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Poll: For P/R reservations, which battery/motor did you finalize ?

Which battery/motor did you finalize ?


  • Total voters
    203
I wonder if Tesla keeps track of how many times a person changes the model type in the on line design studio, post reservation, and I wonder where in the curve my wife and I stand, we felt pretty OCD by the end of it :~). I suspect a lot of folks start out at 40 and gradually add features, then bump up to the 60 and subtract features, then gradually adding features back only to go through the process again with the 85. We literally built and rebuilt every variation there is, many times over several months going from bare bones minimum to fully tricked out and then back again. The final choice was kind of amusing, we ended up with everything but the paint armor, and we left that out because hell, after spending a $100K why not wrap the whole car, LOL!

The size battery pack can be quite a puzzle. there is how far you drive in a given day, all three battery sizes cover most anyone's daily commute. there's how valuable being able to take an extra long jaunt is even if occasional. there's worst case scenario strong head wind, cold temps and snow and the rare but horrible multi-hour traffic jam that requires going no where, stuck between exits, with the heat on full blast. There's also gradual loss of capacity with age to factor in.

With 25K miles on the Leaf, we did have some experiences to gauge from. We came to an interesting conclusion, that inconvenience was not necessarily proportional to frequency but rather timing, in other words, getting stuck can wipe that EV grin off your face even if it's once in a long time, if the timing is bad. The memory of being limited stays with you and stands out, even more so with my wife. Just a couple of bad EV range experiences with my wife and her entire impression of EV's changed more for the negative. the worst was getting stuck on a slow charger with our kids in the car, for 3 hours, they were 1 and 3. we ran out of diapers and food, it was cold out, it was midnight before we could head home, it was miserable. the reality is that public chargers are sometimes behind locked gates, aren't working or are being used. I hope Tesla's chargers are more reliable than what we have seen so far.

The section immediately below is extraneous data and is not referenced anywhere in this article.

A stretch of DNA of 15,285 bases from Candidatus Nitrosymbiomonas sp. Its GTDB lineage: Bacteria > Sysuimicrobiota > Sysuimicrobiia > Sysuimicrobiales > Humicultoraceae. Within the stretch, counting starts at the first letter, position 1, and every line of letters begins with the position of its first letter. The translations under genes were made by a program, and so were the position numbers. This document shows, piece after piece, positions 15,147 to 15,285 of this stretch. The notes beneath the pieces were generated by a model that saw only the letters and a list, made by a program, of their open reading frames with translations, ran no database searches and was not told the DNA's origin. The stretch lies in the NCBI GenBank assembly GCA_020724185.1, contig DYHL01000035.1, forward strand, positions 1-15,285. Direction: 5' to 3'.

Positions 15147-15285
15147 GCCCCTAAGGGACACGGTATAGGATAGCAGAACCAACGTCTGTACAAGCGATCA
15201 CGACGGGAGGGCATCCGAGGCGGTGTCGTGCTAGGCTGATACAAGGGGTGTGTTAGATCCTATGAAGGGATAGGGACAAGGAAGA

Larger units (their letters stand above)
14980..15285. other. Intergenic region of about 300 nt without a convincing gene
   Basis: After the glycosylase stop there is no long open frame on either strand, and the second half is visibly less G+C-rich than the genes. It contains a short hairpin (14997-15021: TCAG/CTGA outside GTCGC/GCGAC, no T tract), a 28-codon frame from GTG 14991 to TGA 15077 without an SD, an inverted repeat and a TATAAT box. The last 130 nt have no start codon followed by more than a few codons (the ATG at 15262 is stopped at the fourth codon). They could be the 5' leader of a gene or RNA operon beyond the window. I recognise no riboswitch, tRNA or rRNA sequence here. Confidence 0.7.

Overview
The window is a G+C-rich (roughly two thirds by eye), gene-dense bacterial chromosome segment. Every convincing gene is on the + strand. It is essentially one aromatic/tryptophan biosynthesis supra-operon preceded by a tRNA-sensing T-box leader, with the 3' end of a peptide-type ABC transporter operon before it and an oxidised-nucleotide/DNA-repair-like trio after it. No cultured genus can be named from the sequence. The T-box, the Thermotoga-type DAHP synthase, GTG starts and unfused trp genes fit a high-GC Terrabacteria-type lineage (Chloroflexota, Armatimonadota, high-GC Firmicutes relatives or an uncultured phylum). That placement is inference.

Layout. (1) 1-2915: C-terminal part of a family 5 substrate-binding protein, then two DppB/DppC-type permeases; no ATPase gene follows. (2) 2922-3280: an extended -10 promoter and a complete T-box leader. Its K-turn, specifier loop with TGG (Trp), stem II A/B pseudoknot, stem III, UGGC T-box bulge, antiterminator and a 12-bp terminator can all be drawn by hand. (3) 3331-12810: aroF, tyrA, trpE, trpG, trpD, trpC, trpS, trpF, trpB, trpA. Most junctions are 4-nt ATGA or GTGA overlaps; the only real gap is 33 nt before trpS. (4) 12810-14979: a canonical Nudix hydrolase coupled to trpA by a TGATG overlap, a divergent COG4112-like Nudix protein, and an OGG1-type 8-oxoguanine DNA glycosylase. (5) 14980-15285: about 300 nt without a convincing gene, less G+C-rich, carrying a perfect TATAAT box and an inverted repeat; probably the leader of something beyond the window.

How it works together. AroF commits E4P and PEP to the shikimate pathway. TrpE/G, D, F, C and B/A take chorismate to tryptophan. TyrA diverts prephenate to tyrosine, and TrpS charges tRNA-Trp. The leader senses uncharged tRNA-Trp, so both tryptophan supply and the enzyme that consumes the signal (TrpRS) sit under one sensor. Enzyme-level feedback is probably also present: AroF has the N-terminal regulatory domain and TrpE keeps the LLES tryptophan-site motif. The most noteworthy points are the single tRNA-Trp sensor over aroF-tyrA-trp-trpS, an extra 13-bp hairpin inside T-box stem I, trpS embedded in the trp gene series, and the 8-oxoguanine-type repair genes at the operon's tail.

All and all, it became obvious to us that we want to limit the potential for running out of juice at a particularly bad time, as much as possible. the best way to do this is to limit the likelihood of having to use a public charger by having a larg battery pack. We even ended up ordering the HPWC for fast turn around time, as long trips sometimes require errands before hand, timing is everything when it comes to EV charging, IMHO! I suppose it's possible that we have swung from one extreme with the Leaf to the other with the Tesla S and that we may find all this to be overkill, but I'm pretty convinced that we did the right thing, particularly when 5+ years down the road the battery has lost some range and we are still able to do pretty much anything we want to do. I figure that we will spend less in the long run by spending more up front and having to upgrade less frequently... time will tell!
 

Kauai

Signature PS588
Apr 21, 2012
57
0
Bay Area
I wonder if Tesla keeps track of how many times a person changes the model type in the on line design studio, post reservation, and I wonder where in the curve my wife and I stand, we felt pretty OCD by the end of it :~). I suspect a lot of folks start out at 40 and gradually add features, then bump up to the 60 and subtract features, then gradually adding features back only to go through the process again with the 85. We literally built and rebuilt every variation there is, many times over several months going from bare bones minimum to fully tricked out and then back again. The final choice was kind of amusing, we ended up with everything but the paint armor, and we left that out because hell, after spending a $100K why not wrap the whole car, LOL!